I wouldn't understate the concern the OP has about coming here alone. If this is not something that a person considers before deciding to leave they might get a huge negative surprise when they are here.
All I know is that some of the key issues that people need to consider when moving a vast distance can't be ignored. I have found one thing in life with people and that is if people who are unhappy move, the likelihood is that they will become even more unhappy in the new locale. That is why in North American coast cities, the suicide rates are often higher as people gravitate to these places only to find themselves worse off in the new environs.
The second issue is moving in the (often mistaken) belief that when you arrive in the new lands that people will be so happy to have you there that you will have a meteoric rise to the top despite the fact that your resume and work experiences simply weren't working in the old locale. There are always good reasons to move to better opportunities but in my experience you best know that they exist before heading to the airport with you life savings hidden in your sock.
From some of the posts here, it explains why even the gweilos here quickly act like locals and not speak to their neighbours which for me is a bit different.
There is no reason why the OP can't meet new friends of course, but it can be a challenge when you are from friends and familiar surroundings.
i'm from canada too and get homesick often in hk as well. I recently moved back to hk for a job.
if you want to hang out, i would love to meet up! PM me!
(p.s., I'm a girl)
Thanks all for the insights shared thus far.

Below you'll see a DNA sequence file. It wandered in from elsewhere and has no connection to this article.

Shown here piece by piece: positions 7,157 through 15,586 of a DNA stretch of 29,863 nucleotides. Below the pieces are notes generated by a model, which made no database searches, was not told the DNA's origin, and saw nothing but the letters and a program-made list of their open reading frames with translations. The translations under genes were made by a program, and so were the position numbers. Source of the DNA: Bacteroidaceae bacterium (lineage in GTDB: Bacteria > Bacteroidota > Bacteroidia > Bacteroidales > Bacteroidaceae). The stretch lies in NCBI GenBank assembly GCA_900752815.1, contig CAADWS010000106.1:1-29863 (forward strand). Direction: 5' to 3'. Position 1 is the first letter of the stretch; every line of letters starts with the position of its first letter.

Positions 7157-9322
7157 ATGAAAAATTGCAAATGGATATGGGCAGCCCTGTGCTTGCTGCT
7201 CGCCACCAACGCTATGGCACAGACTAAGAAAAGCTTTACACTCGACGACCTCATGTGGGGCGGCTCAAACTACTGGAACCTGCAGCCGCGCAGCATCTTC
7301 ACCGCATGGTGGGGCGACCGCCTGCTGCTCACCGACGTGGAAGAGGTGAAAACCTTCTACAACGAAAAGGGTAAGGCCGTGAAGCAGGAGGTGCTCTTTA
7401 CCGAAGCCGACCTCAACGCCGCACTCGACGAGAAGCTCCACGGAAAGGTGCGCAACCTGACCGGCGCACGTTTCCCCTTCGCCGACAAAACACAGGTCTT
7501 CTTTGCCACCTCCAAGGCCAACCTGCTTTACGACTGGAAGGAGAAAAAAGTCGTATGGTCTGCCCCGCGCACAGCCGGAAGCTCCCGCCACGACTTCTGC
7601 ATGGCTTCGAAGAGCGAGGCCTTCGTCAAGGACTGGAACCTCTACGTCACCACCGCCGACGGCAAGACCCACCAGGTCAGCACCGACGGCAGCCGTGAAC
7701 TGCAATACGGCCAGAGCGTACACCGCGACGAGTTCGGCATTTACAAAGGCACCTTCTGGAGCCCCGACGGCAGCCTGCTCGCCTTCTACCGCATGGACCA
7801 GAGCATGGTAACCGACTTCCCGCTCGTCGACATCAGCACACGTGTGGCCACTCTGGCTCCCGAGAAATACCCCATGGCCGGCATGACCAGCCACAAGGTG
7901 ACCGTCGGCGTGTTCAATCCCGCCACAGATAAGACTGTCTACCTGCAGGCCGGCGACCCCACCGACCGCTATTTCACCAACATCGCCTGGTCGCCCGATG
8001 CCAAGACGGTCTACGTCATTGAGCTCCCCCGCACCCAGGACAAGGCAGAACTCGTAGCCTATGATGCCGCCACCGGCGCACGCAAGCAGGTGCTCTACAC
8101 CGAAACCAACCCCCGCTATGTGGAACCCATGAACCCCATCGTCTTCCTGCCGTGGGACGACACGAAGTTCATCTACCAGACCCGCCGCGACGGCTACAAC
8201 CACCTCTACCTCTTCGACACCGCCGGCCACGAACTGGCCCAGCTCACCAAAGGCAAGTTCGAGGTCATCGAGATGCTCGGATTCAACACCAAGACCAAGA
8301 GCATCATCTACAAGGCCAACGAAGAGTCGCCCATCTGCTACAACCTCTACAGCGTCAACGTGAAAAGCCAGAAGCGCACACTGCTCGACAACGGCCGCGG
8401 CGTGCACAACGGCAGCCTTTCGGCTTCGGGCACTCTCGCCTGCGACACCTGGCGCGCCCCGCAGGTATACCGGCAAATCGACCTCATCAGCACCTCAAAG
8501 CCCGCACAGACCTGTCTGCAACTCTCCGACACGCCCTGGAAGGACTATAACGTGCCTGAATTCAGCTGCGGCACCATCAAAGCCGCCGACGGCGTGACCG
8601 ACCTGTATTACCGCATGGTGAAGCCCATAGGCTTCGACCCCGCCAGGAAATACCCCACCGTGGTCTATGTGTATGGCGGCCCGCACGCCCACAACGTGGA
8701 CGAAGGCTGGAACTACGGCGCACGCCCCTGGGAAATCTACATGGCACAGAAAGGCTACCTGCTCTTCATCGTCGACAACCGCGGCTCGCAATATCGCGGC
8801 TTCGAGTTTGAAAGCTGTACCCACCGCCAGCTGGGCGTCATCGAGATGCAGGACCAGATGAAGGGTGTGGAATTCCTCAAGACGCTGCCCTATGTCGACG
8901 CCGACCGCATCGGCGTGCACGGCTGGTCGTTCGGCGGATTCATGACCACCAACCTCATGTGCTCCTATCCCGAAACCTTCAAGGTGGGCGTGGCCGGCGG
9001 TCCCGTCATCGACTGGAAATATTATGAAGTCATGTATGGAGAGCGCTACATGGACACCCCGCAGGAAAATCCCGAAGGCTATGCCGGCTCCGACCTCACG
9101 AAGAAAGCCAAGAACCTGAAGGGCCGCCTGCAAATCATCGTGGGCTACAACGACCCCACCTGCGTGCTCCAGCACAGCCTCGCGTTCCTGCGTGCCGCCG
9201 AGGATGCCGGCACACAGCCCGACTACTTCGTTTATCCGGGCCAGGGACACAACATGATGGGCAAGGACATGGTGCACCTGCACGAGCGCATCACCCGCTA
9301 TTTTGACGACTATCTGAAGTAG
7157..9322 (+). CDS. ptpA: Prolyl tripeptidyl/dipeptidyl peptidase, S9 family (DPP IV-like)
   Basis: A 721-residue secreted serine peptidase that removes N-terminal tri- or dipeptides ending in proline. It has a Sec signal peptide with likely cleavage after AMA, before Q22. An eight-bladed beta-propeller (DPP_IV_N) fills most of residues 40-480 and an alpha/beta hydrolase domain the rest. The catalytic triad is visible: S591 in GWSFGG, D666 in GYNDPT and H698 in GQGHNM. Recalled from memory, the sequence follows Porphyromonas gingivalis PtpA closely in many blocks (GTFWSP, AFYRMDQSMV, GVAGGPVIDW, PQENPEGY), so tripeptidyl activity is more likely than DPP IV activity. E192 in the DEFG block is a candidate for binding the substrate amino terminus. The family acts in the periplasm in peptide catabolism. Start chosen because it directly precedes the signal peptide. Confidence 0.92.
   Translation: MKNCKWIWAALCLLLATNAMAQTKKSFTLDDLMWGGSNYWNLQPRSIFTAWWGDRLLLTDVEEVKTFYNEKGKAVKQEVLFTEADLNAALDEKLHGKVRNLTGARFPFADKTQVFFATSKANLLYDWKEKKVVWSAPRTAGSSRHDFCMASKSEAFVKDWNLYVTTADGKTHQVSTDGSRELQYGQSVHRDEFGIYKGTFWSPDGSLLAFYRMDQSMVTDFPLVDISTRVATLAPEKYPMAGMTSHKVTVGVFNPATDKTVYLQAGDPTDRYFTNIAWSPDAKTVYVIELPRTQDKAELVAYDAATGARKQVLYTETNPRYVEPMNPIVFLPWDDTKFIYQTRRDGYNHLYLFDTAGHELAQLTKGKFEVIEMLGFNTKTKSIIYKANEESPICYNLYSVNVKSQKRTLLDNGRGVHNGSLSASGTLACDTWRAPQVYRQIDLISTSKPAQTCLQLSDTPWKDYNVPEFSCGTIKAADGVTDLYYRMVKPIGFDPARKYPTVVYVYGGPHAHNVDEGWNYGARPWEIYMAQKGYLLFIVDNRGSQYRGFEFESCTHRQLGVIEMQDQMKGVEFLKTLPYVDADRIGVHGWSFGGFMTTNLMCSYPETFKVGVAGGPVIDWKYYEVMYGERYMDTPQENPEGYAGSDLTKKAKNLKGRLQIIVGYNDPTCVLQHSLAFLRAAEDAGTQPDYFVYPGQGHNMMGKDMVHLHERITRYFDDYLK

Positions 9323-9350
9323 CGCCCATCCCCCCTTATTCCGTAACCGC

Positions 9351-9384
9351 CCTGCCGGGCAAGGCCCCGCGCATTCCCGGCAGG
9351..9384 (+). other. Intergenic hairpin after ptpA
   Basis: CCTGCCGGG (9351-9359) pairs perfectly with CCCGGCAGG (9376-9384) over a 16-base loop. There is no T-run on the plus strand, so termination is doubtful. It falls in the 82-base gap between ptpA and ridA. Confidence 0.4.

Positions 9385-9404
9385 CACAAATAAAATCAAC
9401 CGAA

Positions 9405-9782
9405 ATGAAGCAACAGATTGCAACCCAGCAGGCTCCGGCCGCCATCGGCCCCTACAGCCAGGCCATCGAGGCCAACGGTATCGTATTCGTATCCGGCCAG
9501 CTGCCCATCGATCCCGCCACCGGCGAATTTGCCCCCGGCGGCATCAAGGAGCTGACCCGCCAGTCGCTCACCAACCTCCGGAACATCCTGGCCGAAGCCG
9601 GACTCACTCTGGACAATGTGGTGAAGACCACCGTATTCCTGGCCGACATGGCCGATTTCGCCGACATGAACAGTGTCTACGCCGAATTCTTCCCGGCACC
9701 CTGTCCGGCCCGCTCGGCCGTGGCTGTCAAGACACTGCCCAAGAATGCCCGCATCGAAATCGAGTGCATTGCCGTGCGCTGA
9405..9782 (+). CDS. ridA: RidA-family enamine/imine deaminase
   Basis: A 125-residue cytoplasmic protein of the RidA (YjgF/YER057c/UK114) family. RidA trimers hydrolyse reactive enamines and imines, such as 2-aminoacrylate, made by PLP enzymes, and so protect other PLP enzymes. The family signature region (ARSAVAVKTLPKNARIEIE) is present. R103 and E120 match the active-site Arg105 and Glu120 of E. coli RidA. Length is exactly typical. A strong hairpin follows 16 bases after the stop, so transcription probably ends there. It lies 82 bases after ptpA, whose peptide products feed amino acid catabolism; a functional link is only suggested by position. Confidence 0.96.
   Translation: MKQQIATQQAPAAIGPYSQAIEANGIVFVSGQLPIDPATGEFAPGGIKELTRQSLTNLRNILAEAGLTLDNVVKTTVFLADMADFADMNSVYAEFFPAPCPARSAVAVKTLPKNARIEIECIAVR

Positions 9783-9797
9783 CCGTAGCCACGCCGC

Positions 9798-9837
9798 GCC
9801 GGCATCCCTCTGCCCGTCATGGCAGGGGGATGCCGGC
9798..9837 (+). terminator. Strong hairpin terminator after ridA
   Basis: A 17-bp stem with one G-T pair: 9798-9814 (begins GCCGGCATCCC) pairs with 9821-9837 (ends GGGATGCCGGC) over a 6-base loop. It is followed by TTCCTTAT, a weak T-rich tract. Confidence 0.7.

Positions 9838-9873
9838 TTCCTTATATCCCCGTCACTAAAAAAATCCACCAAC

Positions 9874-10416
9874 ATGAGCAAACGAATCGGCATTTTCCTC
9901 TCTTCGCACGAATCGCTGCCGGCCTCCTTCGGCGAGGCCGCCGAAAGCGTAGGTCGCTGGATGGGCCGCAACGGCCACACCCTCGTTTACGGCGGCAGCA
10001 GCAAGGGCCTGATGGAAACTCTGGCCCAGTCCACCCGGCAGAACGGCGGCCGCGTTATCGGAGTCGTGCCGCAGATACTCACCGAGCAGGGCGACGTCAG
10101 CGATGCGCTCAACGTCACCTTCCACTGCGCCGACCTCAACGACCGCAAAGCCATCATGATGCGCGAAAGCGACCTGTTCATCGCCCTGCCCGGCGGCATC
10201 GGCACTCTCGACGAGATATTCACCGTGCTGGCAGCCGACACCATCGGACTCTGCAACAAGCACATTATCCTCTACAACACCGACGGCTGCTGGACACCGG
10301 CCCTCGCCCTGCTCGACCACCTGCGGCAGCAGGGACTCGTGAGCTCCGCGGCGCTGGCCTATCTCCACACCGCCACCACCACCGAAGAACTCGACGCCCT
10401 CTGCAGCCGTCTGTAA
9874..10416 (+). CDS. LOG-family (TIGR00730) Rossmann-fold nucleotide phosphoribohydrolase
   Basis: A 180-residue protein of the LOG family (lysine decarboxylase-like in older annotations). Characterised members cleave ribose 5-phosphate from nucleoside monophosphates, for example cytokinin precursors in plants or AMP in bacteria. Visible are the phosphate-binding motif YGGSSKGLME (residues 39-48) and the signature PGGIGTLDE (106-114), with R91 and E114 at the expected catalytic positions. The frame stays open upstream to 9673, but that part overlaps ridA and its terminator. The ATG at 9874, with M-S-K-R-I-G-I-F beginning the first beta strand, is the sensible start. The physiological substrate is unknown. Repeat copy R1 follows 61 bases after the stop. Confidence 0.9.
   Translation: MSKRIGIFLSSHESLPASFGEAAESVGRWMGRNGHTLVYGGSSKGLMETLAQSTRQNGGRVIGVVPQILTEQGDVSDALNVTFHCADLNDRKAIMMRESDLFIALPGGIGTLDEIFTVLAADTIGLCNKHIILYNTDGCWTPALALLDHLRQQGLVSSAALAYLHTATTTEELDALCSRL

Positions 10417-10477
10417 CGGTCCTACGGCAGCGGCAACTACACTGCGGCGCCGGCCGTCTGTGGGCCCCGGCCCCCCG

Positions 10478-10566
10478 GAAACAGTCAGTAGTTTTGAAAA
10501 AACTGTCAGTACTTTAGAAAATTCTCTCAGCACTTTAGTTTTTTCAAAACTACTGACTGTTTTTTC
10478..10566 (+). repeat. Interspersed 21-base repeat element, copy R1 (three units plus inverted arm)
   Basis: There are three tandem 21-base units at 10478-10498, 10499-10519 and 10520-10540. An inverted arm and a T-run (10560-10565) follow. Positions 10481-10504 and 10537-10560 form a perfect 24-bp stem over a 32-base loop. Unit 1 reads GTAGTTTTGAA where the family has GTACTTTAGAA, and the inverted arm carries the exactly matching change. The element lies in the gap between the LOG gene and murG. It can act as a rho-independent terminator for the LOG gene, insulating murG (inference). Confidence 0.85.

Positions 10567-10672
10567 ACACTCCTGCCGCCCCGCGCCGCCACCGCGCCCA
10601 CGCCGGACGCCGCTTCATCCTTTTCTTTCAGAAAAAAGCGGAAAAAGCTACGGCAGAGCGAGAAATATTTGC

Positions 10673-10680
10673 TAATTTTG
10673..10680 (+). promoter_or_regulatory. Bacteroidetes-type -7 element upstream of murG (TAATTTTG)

I wondered if Football16 or anyone else might be able to shed more light on Football16's comment that "why even the gweilos here quickly act like locals and not speak to their neighbours".
1. Is this worse than in any other big city like London or NY?
2. Are even the expats in HK not particularly friendly even within communities which are relatively expatriate?
2. I can only speak for the apartment living, and that's like anywhere else I've lived - there aren't really communities based on where you live - few people know their neighbours. And remember that in very few places does the expat penetration exceed 20% (Disco Bay and a few villages around Sai Kung being the only ones I think).
Thx PDLM. I guess wot with this being HK, people may be a little more abrupt ... or focused. In London, most Londoners are so focused on getting through their day that we get suspicious if a stranger smiles at us or greets us. And woe betide any out-of-towners in NYC who walk at a leisurely pace during rush hour ...
I'm french. To reply you, I'd say all is a question of attitudes. If you go with a depressing attitude, you can be sure you will. I hope all will be well for you.
(Sorry for my english)
i had the same feeling when i decided to move here from the U.S. I am chinese like you, I went to school in north america for many years as well.
i felt more and more depressing as the date of my move gets closer and closer. i talked to my friends, one of my friends said "you are only one plane ticket away from America. you go there, you don't like it. YOu can always come back."
i instantly felt relieved. because the worst scenario is i don't like it and i have to buy and plane ticket and move back to the U.S.
i moved here last week, it is mixed feeling. i have a lot of adjustments to make. i am not sure if this was a good or bad move but when it comes to meeting people, i can ensure you meeting people is not hard in hk.because there are tons of expats. i have made a few friends already.
Last edited by UStoHK; 03-10-2009 at 04:24 PM.
Even a person, who was born and grow up in HK, he or she still sometimes feels alone, right?
Open ur mind and attitude adjustment same as wat all people mentioned upward.